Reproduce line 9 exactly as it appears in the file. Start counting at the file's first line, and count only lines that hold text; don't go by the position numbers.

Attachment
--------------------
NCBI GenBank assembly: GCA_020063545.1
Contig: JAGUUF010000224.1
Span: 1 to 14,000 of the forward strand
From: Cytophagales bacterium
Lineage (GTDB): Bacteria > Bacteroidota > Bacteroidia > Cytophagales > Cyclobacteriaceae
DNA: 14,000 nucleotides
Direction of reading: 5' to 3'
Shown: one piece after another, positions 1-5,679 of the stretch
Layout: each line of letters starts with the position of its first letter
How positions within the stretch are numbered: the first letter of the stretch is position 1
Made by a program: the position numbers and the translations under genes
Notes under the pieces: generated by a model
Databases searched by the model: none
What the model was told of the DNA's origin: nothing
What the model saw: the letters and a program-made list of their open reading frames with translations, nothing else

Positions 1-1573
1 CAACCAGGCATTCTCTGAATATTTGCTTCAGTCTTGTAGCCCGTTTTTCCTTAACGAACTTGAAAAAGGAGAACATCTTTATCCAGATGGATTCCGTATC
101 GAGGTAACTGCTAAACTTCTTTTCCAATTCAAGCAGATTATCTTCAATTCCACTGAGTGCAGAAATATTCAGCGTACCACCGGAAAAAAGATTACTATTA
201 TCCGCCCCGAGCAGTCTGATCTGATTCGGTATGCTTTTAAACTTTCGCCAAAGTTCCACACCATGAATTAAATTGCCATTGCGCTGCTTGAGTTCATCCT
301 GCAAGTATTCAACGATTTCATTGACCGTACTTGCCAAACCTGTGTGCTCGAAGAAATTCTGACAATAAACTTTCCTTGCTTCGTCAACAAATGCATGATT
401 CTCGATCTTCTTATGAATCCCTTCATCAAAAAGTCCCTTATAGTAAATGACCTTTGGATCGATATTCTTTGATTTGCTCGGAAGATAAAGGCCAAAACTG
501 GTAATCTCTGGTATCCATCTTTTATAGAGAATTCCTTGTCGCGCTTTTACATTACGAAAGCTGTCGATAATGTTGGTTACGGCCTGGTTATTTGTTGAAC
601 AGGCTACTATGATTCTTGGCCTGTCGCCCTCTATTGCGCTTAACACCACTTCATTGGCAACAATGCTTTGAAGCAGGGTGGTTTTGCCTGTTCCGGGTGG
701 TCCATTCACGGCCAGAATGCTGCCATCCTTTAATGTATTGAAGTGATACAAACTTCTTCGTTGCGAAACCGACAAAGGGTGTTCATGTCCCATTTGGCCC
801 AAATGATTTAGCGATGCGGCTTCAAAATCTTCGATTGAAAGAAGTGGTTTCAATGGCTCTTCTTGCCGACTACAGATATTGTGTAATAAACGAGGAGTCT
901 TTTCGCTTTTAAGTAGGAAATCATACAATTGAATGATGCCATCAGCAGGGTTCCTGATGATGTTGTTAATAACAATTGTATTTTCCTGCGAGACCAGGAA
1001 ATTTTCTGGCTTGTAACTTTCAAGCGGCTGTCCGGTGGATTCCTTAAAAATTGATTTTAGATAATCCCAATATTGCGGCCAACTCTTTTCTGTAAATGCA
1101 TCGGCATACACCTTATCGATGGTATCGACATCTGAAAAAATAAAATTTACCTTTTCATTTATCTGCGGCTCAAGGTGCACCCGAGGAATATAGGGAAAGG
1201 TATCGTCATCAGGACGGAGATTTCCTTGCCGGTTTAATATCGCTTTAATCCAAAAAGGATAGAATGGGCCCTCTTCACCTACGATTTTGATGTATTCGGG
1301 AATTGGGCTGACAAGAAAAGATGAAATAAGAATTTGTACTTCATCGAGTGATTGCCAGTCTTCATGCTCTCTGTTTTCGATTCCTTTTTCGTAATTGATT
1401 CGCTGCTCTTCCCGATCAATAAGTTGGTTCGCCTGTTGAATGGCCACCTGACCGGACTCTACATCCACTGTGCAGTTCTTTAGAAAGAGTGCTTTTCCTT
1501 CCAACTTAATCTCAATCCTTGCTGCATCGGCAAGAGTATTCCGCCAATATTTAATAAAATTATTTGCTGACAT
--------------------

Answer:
Layout: each line of letters starts with the position of its first letter